WASHINGTON - Top congressional Democrats met with White House officials Tuesday, as lawmakers and President Donald Trump face down an end-of-month deadline to pass a new funding package combating the vast health and economic effects of the coronavirus pandemic in the United States.
Tuesday’s private talks brought together Treasury Secretary Steven Mnuchin and acting Chief of Staff Mark Meadows with House Speaker Nancy Pelosi and Senate Democratic Leader Chuck Schumer.
The push for action comes with the country adding on average more than 66,000 new cases per day during the past week, and with federal payments of $600 per week to millions of unemployed workers set to expire at the end of July.
Mnuchin and Meadows have set an unofficial deadline of July 31 to pass the new round of funding. But Senate Majority Leader Mitch McConnell downplayed that possibility when asked by reporters Tuesday, saying Senate Republicans’ proposal would be introduced by the end of this week.
Months ago, the White House and Congress approved a package of bills totaling more than $3 trillion, with unusual bipartisan agreement. Now Trump, Republican lawmakers and Democrats are voicing an array of coronavirus priorities they need to tackle before Congress leaves Washington in three weeks for its annual August recess. Lawmakers will not return until September.
McConnell said he will not bring a bill to the Senate floor unless it includes provisions curbing the legal liability of businesses and schools if their workers, customers or students contract the coronavirus.
Democratic Sen. Dick Durbin said Tuesday there have been only a handful of lawsuits nationwide relating to the pandemic.
“There is no tsunami, there is no flood, but Senator McConnell is trying to capitalize on this moment of uncertainty in America to close down the responsibility of businesses to make certain they do everything reasonably possible to protect their customers and their employees,” Durbin told reporters.
Trump has also called for the measure to include a temporary end to the 7.65% payroll tax on workers’ salaries that would benefit those who are working, but not the more than 17 million unemployed U.S. workers who currently have no paychecks to tax.
Lawmakers of both parties have shown little interest in the president’s payroll tax cut proposal.
McConnell said Tuesday his party would focus on passing $105 billion in funding to return U.S. schoolchildren to in-person instruction when the school year begins in the fall, as well as new rounds of funding to address historic levels of unemployment.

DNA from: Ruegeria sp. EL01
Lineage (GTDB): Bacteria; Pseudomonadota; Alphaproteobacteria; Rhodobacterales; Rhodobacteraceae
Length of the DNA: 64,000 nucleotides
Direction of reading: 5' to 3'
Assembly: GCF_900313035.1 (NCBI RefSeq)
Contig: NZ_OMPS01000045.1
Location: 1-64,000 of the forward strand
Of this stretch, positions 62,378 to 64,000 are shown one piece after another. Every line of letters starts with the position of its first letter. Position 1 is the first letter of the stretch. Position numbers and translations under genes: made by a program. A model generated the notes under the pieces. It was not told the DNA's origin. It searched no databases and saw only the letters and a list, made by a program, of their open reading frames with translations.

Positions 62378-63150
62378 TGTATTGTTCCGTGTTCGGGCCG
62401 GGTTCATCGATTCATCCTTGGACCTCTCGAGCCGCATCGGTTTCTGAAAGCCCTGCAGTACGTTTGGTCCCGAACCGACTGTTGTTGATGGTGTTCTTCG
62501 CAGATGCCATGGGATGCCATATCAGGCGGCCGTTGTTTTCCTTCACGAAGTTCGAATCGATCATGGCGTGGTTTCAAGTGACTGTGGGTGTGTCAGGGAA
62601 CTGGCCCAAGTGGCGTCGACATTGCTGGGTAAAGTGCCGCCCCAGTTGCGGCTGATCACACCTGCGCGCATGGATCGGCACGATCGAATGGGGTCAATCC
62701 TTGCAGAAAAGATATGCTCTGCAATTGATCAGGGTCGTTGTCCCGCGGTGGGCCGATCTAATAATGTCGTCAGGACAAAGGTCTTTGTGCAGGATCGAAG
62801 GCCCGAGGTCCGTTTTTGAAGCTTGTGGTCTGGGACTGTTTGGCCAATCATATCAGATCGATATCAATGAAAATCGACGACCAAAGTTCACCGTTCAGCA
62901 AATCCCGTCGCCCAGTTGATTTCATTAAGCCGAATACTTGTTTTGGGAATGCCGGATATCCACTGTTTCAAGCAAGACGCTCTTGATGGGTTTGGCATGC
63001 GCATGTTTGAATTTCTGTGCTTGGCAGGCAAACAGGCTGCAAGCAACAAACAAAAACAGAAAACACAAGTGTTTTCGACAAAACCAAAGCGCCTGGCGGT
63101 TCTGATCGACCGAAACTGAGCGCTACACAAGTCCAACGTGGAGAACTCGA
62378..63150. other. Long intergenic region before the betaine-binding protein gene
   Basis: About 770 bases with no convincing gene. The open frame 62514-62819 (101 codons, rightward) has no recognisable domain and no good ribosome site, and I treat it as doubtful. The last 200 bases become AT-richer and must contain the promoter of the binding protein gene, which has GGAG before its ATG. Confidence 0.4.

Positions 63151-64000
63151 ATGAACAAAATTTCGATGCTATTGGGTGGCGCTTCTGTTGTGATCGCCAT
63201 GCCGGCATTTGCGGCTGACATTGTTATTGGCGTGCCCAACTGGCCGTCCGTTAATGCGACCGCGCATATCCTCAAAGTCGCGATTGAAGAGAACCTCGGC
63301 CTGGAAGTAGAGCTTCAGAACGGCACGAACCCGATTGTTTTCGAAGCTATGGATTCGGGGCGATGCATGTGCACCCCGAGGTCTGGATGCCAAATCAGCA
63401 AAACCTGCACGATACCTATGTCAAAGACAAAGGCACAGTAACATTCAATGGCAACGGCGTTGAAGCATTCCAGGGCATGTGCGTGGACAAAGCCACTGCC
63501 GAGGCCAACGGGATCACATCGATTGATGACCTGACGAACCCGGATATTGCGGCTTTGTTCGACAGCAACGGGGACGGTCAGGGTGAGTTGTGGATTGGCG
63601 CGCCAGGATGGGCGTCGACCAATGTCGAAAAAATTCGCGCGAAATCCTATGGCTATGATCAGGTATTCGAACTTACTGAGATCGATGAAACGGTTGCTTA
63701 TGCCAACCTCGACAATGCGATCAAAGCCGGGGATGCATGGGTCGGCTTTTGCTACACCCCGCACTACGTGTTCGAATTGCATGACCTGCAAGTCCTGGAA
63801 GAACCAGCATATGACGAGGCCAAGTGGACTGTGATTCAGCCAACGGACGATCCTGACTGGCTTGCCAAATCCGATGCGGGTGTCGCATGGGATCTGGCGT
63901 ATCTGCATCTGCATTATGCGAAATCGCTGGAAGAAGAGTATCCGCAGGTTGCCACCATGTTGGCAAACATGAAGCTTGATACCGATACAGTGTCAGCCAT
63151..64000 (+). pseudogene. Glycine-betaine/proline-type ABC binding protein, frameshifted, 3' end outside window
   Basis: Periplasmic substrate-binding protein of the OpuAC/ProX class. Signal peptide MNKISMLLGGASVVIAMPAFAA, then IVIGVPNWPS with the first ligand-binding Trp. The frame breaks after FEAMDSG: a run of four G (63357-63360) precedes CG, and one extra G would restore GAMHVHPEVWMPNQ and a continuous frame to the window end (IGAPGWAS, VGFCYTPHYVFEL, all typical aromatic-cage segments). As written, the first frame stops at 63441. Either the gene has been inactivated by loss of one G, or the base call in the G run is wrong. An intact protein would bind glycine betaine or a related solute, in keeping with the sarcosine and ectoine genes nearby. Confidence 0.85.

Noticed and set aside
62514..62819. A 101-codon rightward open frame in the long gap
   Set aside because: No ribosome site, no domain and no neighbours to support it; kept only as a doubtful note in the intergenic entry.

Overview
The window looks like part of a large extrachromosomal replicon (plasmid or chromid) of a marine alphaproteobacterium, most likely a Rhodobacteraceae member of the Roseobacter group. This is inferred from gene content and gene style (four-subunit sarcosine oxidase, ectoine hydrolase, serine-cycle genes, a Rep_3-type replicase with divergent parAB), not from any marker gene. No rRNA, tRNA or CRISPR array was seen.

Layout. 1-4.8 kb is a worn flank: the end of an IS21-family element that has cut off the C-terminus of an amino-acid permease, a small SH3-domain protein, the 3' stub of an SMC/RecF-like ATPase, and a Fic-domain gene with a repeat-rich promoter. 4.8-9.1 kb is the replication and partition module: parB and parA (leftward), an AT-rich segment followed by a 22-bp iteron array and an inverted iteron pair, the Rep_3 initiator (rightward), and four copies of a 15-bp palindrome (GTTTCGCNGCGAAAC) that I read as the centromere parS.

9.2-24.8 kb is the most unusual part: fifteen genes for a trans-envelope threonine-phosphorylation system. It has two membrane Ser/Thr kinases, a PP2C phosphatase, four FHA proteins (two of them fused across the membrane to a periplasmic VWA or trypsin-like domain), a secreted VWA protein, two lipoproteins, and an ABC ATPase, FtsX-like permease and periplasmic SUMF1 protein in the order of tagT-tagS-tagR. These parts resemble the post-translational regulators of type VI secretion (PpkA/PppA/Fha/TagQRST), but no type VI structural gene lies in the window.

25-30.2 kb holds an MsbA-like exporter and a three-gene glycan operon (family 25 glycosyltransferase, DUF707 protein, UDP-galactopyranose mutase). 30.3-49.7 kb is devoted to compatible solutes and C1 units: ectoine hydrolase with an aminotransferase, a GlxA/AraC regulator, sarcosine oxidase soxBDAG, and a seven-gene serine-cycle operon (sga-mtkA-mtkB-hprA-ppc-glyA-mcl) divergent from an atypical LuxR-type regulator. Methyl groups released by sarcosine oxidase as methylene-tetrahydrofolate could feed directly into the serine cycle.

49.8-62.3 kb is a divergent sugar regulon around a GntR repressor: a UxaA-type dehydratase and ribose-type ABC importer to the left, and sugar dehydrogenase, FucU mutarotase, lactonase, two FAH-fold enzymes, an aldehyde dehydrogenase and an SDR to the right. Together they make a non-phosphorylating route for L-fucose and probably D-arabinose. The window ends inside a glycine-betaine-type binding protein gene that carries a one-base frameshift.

“We’ll also be proposing a targeted second round of the Paycheck Protection Program (PPP) with a special eye toward hard-hit businesses,” McConnell said on the Senate floor Tuesday. “And speaking of building on what worked in the CARES Act, we want another round of direct payments to help American families keep driving our national comeback.”
Senate Democrats released a proposal Tuesday that would send $430 billion in funding to state and local school districts to help them teach grade-school students in person, online or in a hybrid model. McConnell said Tuesday that Republicans were proposing $105 billion in funding for schools. Trump has suggested withholding federal funding to school districts if they do not reopen fully when the school year resumes.
“Bullying schools with a one-size-fits-all demand is not the road to get back to in-person learning. It is the road to chaos, more infections and would put families and school staff at risk,” Democratic Sen. Patty Murray, author of the proposal, told reporters in a conference call Tuesday.
Meanwhile, Democratic lawmakers want to extend the $600-a-week federal boost to less-generous state unemployment benefits through the end of 2020 and provide more aid for state and local governments to weather the coronavirus crisis.
Some Republicans want to end the extra federal unemployment payments, saying they are a disincentive to push employees back to their jobs because some employees have made more money unemployed than when they were working.
One possible compromise would extend the jobless benefits but cut them to between $200 and $400 a week or limit them to the workers who were paid the least before being laid off.
In a call with reporters Tuesday, House Majority Leader Steny Hoyer said there was no magic number for the amount of unemployment benefits, suggesting, "It is not irrational to talk about making sure the neediest are taken care of, and neediest is in the eye of the beholder. “
McConnell has said a new coronavirus spending deal could total about $1 trillion, but Democrats want a much bigger plan, more in line with the $3 trillion measure the Democratic-controlled House of Representatives approved in mid-May. That package, however, has languished in the Republican-controlled Senate as Democrats have called for its passage.